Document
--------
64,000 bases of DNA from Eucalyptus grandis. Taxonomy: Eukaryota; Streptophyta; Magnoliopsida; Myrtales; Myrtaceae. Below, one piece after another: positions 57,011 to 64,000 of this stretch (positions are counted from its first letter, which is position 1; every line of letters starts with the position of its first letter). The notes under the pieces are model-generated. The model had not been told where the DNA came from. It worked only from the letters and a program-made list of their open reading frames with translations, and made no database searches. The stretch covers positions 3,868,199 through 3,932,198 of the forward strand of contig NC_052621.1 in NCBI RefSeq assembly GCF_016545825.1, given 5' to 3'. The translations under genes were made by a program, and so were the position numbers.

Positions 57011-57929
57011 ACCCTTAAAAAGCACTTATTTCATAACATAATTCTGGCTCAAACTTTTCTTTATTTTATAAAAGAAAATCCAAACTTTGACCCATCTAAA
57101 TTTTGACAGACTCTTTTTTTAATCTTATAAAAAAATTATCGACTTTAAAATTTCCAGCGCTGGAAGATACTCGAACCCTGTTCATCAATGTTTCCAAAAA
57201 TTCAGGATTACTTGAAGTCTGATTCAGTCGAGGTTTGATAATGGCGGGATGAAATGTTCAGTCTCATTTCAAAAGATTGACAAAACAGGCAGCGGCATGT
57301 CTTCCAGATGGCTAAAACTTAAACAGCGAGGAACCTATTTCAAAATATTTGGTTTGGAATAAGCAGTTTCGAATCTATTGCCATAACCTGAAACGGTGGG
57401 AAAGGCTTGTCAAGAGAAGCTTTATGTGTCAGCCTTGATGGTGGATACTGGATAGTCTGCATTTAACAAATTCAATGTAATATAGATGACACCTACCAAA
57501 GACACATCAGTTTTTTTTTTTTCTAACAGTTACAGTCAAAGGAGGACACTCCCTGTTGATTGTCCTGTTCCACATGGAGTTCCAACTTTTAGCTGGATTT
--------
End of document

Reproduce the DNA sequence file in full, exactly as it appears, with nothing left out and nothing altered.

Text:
64,000 bases of DNA from Eucalyptus grandis. Taxonomy: Eukaryota; Streptophyta; Magnoliopsida; Myrtales; Myrtaceae. Below, one piece after another: positions 57,011 to 64,000 of this stretch (positions are counted from its first letter, which is position 1; every line of letters starts with the position of its first letter). The notes under the pieces are model-generated. The model had not been told where the DNA came from. It worked only from the letters and a program-made list of their open reading frames with translations, and made no database searches. The stretch covers positions 3,868,199 through 3,932,198 of the forward strand of contig NC_052621.1 in NCBI RefSeq assembly GCF_016545825.1, given 5' to 3'. The translations under genes were made by a program, and so were the position numbers.

Positions 57011-57929
57011 ACCCTTAAAAAGCACTTATTTCATAACATAATTCTGGCTCAAACTTTTCTTTATTTTATAAAAGAAAATCCAAACTTTGACCCATCTAAA
57101 TTTTGACAGACTCTTTTTTTAATCTTATAAAAAAATTATCGACTTTAAAATTTCCAGCGCTGGAAGATACTCGAACCCTGTTCATCAATGTTTCCAAAAA
57201 TTCAGGATTACTTGAAGTCTGATTCAGTCGAGGTTTGATAATGGCGGGATGAAATGTTCAGTCTCATTTCAAAAGATTGACAAAACAGGCAGCGGCATGT
57301 CTTCCAGATGGCTAAAACTTAAACAGCGAGGAACCTATTTCAAAATATTTGGTTTGGAATAAGCAGTTTCGAATCTATTGCCATAACCTGAAACGGTGGG
57401 AAAGGCTTGTCAAGAGAAGCTTTATGTGTCAGCCTTGATGGTGGATACTGGATAGTCTGCATTTAACAAATTCAATGTAATATAGATGACACCTACCAAA
57501 GACACATCAGTTTTTTTTTTTTCTAACAGTTACAGTCAAAGGAGGACACTCCCTGTTGATTGTCCTGTTCCACATGGAGTTCCAACTTTTAGCTGGATTT